Want to land that dream UX job? You’ll need an outstanding UX design portfolio.
When applying for your first job in UX, it’s not enough to just say that you’re a designer; you need to prove it, too. This means coming prepared with a professional portfolio and showcasing your skills in action.
Your portfolio is a personal website that introduces you as a designer and features a selection of your work. It’s not just an add-on to your resume; it’s your chance to shine and tell a compelling story.
In fact, in the design industry, your portfolio will often mean the difference between a rejection and an interview — so it’s important to get it right.
But what exactly does “getting it right” involve?
We asked UX design expert, CareerFoundry mentor and startup coach Tobias Treppmann for his advice. Here are his top tips for creating a killer UX design portfolio.
Here’s what we’ll cover:
- Stick to a tried and tested format
- Market yourself correctly
- Tell a coherent story—your story!
- Share your process
- Play to your strengths
- Include data
- Imagery is key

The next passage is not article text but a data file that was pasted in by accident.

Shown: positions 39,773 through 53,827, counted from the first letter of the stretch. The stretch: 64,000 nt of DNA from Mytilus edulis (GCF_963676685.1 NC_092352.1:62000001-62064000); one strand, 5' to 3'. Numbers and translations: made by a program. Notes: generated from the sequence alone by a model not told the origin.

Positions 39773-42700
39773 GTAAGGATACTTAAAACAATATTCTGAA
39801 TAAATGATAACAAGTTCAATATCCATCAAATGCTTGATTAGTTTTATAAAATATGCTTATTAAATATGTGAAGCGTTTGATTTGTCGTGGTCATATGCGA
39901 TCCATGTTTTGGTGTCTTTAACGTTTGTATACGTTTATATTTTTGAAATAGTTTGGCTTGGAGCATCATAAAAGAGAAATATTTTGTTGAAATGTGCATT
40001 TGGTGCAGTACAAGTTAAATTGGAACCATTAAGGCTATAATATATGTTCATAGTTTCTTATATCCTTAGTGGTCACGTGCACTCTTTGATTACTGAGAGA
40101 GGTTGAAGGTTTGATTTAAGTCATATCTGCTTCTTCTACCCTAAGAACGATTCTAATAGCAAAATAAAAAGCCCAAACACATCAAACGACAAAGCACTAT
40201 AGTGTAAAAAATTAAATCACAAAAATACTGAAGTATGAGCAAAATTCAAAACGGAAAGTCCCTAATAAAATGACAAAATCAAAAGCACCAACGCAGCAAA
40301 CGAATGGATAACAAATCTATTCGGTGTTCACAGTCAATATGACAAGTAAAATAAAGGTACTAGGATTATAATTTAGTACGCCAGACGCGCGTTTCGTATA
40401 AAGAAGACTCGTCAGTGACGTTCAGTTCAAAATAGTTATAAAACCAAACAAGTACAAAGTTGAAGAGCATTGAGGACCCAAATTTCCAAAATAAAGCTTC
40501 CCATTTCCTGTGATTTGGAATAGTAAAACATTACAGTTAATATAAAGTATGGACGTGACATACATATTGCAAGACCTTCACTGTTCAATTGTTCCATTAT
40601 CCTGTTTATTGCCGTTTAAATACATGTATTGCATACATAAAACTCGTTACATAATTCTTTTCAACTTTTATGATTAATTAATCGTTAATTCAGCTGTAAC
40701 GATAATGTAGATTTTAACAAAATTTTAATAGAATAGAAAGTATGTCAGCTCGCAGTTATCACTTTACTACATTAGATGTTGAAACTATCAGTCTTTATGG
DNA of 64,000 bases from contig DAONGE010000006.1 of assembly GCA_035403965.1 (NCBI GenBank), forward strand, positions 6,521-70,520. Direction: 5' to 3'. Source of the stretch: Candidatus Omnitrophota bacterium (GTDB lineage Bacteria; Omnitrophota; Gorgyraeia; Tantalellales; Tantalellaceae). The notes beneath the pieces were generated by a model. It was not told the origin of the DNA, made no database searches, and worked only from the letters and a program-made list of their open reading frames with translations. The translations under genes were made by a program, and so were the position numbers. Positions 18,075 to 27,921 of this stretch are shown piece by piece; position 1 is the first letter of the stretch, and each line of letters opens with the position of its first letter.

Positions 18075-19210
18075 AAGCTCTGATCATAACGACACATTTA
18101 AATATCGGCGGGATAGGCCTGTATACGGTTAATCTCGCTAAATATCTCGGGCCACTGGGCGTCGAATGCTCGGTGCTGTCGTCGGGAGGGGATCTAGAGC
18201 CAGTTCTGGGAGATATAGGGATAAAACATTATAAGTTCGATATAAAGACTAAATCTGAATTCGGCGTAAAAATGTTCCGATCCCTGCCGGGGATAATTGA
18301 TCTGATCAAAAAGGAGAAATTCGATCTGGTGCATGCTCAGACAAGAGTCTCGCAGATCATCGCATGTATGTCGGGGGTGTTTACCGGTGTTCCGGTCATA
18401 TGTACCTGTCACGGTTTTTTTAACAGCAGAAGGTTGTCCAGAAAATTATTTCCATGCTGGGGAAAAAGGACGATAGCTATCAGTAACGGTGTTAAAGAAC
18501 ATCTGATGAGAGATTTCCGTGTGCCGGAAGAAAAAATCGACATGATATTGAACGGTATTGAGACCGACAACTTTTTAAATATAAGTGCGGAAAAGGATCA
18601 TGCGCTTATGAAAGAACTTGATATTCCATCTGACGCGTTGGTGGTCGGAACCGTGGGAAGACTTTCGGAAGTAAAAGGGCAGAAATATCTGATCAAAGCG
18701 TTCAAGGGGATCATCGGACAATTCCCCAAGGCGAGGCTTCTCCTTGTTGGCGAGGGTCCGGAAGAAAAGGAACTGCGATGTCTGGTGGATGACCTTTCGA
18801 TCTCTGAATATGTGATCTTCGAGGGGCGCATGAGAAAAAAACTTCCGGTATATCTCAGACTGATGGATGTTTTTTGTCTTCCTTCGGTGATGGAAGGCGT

- Keep growing your portfolio
- What makes a UX design portfolio really stand out?
- UX design portfolio no-gos
- Your UX design portfolio checklist
1. Stick to a tried and tested format
UX design portfolios tend to follow a very standardised format these days and, according to Tobias, this isn’t necessarily a bad thing. When structuring your portfolio, you don’t need to reinvent the wheel; simply find an existing portfolio that you like and emulate the basic layout. This might not seem like the most creative approach, but it can make your portfolio more user-friendly. Recruiters will be familiar with the format, and you’ll have a tried-and-tested structure to work with.
2. Market yourself correctly